\[(i) \hskip 5pt S - \bigcup_{i} A_{i} = \bigcap_{i}(S - A); \hskip 12pt (ii) \hskip 5pt S - \bigcap_{i}A_{i} = \cup_{i}(S - A_{i}).\]

(If \(S\) is the entire space, we may write \(-A_{i}\) for \(S - A_{i}\), \(-\bigcup A_{i}\) for \(S - \bigcup A_{i}\), etc.

Before proving these laws, we introduce some useful notation.

## Logical Quantifiers

From logic we borrow the following abbreviations.

"\((\forall x \in A)\) ..." means "For each member \(x\) of \(A\), it is true that . . ."

"\((\exists x \in A)\) ..." means "There is at least one \(x\) in \(A\) such that . . ."

"\((\exists! x \in A)\) ..." means "There is a *unique* \(x\) in \(A\) such that . . ."

The symbols "\((\forall x \in A)\)" and "\((\exists x \in A)\)" are called the *universal* and *existential quantifiers*, respectively. If confusion is ruled out, we simply write "\((\forall x)\)," "\((\exists x)\)," and "\((\exists! x)\)" instead. For example, if we agree that \(m\), and \(n\) denote *naturals*, then

\["(\forall n)(\exists m) \hskip 5pt m > n"\]

means "For each natural \(n\), there is a natural \(m\) such that \(m > n\)." We give some more examples.

Let \(\mathcal{M} = \{A_{i} | i \in I\}\) be an indexed set family. By definition, \(x \in \bigcup A_{i}\) means that \(x\) is in *at least one* of the sets \(A_{i}\); in symbols,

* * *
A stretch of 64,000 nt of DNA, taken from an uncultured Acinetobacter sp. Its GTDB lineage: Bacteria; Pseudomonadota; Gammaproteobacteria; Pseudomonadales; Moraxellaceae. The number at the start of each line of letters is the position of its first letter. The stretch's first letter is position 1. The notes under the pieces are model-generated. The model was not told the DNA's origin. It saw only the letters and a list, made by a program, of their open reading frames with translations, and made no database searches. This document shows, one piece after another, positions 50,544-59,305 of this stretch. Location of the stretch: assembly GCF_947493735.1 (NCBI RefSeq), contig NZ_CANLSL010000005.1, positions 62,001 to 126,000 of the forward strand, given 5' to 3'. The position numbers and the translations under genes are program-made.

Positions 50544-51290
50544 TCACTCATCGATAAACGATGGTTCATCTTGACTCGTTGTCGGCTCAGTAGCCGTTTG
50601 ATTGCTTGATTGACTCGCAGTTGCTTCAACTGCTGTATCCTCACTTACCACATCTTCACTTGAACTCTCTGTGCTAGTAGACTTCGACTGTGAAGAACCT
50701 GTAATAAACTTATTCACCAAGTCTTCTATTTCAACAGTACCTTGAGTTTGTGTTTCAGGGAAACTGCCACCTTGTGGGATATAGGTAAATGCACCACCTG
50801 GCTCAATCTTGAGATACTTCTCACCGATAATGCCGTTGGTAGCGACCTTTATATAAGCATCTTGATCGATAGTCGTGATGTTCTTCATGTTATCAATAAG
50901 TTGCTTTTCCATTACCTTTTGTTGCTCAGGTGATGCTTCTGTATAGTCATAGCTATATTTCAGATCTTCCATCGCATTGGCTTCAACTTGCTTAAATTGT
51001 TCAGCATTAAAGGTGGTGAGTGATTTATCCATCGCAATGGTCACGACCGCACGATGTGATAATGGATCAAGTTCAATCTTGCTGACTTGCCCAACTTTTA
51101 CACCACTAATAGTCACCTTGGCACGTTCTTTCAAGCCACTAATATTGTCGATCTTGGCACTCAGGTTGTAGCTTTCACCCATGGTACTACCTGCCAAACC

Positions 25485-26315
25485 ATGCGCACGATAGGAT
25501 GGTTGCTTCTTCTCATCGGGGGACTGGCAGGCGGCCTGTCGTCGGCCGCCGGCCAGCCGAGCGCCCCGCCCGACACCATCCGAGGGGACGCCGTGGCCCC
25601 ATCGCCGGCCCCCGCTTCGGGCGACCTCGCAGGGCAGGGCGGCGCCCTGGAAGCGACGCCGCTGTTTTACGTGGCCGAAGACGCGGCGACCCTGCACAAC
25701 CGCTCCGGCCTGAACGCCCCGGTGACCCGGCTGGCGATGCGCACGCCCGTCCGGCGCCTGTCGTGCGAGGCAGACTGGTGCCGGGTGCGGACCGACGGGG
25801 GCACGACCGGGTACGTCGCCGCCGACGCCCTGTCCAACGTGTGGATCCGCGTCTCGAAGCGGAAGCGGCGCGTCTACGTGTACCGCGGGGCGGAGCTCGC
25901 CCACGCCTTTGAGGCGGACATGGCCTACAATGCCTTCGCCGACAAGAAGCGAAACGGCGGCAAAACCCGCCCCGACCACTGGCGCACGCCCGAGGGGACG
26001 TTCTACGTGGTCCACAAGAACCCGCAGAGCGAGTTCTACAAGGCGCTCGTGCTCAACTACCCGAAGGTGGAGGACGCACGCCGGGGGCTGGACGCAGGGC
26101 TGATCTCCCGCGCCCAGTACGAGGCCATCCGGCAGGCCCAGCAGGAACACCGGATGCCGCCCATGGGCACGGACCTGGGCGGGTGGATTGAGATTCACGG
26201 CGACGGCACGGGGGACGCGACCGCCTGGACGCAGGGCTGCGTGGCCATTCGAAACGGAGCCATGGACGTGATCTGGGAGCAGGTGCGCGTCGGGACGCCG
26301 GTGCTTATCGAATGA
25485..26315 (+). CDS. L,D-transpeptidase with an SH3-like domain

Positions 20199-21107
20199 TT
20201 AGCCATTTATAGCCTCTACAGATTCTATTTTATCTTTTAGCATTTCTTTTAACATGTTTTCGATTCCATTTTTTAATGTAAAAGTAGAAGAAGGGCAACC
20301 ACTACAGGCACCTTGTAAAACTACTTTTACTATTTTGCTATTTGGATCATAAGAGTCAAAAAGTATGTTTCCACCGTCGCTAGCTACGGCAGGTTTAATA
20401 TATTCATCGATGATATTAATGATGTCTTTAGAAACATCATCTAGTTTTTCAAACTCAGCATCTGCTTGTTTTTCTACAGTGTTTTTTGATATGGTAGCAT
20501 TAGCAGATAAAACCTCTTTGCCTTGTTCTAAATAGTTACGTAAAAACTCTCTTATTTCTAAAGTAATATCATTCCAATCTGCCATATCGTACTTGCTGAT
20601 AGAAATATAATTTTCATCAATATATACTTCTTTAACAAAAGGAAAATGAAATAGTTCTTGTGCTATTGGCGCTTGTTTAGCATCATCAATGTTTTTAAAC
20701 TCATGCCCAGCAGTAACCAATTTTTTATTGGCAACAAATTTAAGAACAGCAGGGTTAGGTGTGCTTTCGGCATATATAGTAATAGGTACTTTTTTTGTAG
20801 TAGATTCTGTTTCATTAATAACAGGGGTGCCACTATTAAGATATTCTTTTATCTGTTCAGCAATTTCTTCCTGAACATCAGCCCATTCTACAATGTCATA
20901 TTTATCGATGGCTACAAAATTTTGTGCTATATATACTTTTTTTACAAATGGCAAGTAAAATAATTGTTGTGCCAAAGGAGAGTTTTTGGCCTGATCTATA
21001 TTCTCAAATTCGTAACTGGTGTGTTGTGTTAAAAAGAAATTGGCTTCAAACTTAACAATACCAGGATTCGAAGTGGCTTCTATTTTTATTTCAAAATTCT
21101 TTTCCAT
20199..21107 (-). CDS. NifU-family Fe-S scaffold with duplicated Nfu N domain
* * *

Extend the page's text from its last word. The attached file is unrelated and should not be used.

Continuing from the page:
\[(\exists i \in I) \hskip 5pt x \in A_{i}.\]

Thus we note that

\[x \in \bigcup_{i \in I} A_{i} \hskip 5pt \text{iff} \hskip 5pt [(\exists i \in I) x \in A_{i}].\]

Similarly,

\[x \in \bigcap_{i} A_{i} \hskip 5pt \text{iff} \hskip 5pt [(\forall i \in I) x \in A_{i}].\]

Also note that \(x \notin \bigcup A_{i}\) iff \(x\) is in *none* of the \(A_{i}\), i.e.,

\[(\forall i) \hskip 5pt x \notin A_{i}.\]

Similarly, \(x \notin \bigcap A_{i}\) iff \(x\) fails to be in *some* \(A_{i}\). i.e.,

\[(\exists i) \hskip 5pt x \notin A_{i}. \hskip 5pt (Why?)\]

We now use these remarks to prove Theorem 2(i). We have to show that \(S - \bigcup A_{i}\) has the same elements as \(\bigcap(S - A_{i})\), i.e., that \(x \in S - \bigcup A_{i}\) iff \(x \in \bigcap(S - A_{i})\). But, by our definitions, we have

\[\begin{equation} \begin{split} x \in S - \bigcup A_{i} &\iff [x \in S, x \notin \bigcup A_{i}] \\ &\iff (\forall i)[x \in S, x \notin A_{i}] \\ &\iff (\forall i) x \in S - A_{i} \\ &\iff x \in \bigcap(S - A_{i}), \end{split} \end{equation}\]

as required.

One proves part (ii) of Theorem 2 quite similarly. (Exercise!)

We shall now dwell on quantifiers more closely. Sometimes a formula \(P(x)\) holds not for all \(x \in A\), but only for those with an additional property \(Q(x)\).

This will be written as

\[(\forall x \in A | Q(x)) \hskip 5pt P(x),\]

where the vertical stroke stands for "such that." For example, if \(N\) is again the naturals, then the formula

\[(\forall x \in N | x > 3) \hskip 5pt x \geq 4\]

means "for each \(x \in N\) *such that* \(x \geq 4\)." In other words, for naturals, \(x > 3 \implies x \geq 4\) (the arrow stands for "implies"). Thus (1) can also be written as